The financial burden of having to be in a health fund as soon as I turned 18, pay the extra fees on top for of these therapists I would need to see for the rest of my life. Later to try and get training, a job I could keep, so much more. I was behind the eight ball in every way it seems for the rest of my life.

I tried to continue with my schooling but my amount of days off I was having saw my grades drop. By this time, I was in 5th form or year 11 and sweet 16. The best years of my life, the time of life learning, fun, boyfriends. I did have my first serious boyfriend and tried to keep up friendships and be involved, but it was so hard.  I had tried to keep up with my schooling between days off from the pain and to visit various specialists to try and decide the best course of action for my Kypho-Scoliosis, but to no avail. I was always tired and down.

I had my whole life ahead of me, and a decision had to be made. I needed life changing surgery to keep me from the fate my first doctor had foretold. I needed to have my spine straightened, fused and Harrington rods inserted and it had to be done urgently as there was only a short window of time before my growth plates fused.

The process was archaic, involving first being stretched on a rack no wider than an ironing board for one week. They had to drill four holes into my scull to which they attached a metal halo, two holes on each side of my thighs pushing two bars straight through. This was called Halo-Femur Traction. I was locked into this bed, they called it a rota bed, because you had to be rotated from laying on your stomach to your back every four hours so you didn’t get bed sores. Each day they would hang a weight off the end of my head and my legs. This was to gradually stretch and straighten my spine, so as to when I had my next operation in a weeks’ time my spine didn’t go into shock and/or became a paraplegic or worse.  One boy in my ward walked in but left in a wheelchair from the same operation.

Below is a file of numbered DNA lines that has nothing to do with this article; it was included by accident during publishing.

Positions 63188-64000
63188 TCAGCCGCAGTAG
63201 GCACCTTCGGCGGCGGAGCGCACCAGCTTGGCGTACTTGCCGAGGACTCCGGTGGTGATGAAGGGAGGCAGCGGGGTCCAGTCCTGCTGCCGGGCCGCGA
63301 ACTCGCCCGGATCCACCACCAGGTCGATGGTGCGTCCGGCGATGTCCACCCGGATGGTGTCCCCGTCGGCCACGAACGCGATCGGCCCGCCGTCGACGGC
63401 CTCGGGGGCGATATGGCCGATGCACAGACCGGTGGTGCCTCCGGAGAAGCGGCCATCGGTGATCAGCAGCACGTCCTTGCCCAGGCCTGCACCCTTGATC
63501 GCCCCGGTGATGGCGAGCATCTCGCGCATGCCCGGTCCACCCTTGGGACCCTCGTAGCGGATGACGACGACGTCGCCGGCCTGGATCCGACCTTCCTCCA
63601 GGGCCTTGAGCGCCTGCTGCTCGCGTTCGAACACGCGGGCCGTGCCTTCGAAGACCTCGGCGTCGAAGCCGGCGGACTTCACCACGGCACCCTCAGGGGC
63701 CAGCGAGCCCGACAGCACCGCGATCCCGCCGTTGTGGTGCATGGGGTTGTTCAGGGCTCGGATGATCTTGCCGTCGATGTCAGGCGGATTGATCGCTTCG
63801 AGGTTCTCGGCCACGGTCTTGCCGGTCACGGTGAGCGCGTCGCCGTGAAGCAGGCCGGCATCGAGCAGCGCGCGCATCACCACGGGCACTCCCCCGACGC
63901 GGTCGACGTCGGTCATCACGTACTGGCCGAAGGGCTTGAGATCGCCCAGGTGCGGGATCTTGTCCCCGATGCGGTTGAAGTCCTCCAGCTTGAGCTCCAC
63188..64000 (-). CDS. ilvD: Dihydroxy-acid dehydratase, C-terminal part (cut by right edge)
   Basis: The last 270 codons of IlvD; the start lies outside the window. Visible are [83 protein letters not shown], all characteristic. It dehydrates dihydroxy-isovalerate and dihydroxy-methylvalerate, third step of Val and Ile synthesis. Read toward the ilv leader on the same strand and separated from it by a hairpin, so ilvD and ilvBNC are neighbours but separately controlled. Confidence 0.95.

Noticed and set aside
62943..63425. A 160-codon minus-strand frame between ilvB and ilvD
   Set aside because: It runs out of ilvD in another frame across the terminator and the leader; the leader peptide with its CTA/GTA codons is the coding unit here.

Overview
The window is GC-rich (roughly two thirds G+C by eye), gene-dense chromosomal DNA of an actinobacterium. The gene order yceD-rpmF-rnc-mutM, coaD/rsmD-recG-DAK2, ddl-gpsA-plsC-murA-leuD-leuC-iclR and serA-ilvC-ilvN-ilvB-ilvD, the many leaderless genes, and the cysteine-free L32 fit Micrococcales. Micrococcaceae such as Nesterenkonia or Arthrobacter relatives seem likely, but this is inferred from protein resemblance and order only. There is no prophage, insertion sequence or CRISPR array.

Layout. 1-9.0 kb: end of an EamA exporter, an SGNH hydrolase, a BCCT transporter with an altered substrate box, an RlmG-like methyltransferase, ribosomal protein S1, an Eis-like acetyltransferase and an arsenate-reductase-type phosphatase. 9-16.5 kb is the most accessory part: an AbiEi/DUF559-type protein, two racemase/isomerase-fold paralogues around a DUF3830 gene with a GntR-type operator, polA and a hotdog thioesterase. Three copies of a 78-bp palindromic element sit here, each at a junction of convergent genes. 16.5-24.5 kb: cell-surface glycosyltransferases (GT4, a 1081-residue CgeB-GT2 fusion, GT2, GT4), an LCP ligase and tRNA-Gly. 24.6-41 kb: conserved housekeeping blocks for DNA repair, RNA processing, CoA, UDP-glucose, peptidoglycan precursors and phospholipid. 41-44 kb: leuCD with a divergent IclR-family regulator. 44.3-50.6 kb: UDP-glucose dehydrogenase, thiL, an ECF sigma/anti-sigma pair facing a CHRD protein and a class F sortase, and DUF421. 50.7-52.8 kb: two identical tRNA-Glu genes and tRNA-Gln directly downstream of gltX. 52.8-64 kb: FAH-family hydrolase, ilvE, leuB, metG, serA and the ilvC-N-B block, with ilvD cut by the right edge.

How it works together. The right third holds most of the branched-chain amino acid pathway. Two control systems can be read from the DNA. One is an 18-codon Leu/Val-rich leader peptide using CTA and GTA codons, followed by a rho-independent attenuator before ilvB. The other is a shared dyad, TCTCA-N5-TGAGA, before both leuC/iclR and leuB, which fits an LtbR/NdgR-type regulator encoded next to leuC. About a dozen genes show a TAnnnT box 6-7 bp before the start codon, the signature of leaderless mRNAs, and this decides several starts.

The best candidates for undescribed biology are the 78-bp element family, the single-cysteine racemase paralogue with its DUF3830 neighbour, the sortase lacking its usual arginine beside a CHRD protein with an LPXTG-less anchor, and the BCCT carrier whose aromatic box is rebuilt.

After a week of this, they took me to theatre once more, removed the traction and began to insert the Harrington Rods. I was fused with bone grafted off my hip from T2-L2 and the rods fixated to my spine and ribs. I walked in five foot six and walked out five foot eight, they had straightened my spine by two inches or five centimetres through all this.

I still have nightmares about this whole hospital stay of a couple of months. Later in life to be told I suffer with PTSD. So, after this I never made it back to do year 12 as I was in a plaster cast from neck to bum for a year and a polyurethane jacket for six months. My boyfriend had dumped me during this whole journey. It was just before my 18th birthday I was allowed to not wear the jacket, but by this time I had lost contact with all my friends also and hence suffered extreme depression in silence and isolation for a few years.

Over the years, I have had some extremely wonderful healthcare professionals look after me who I will always be eternally grateful, but I also had some terrible experiences along the way. Some family, friends and work colleagues would doubt that I had anything wrong with me because nothing was immediately obvious to their eye. They would question, but you’ve had surgery, you are fixed now so don’t complain.

What I would like people to understand is I wasn’t fixed; I wasn’t out of pain and I was going to have deal with this pain every day for the rest of my life. I still had a curve, all be it lessoned by the surgery and my body will always try to twist and rotate. The pressure I feel in my body is like being in a vice and someone is tightening it every day, causing a new and different pain in all areas of my body at different times. I have no control over my pain, how intense it will be, when it will be more or less so. Later in life I will have more rods, bone grafts from my other hip and then donor bone, as they couldn’t take anymore from my body to do more fusion.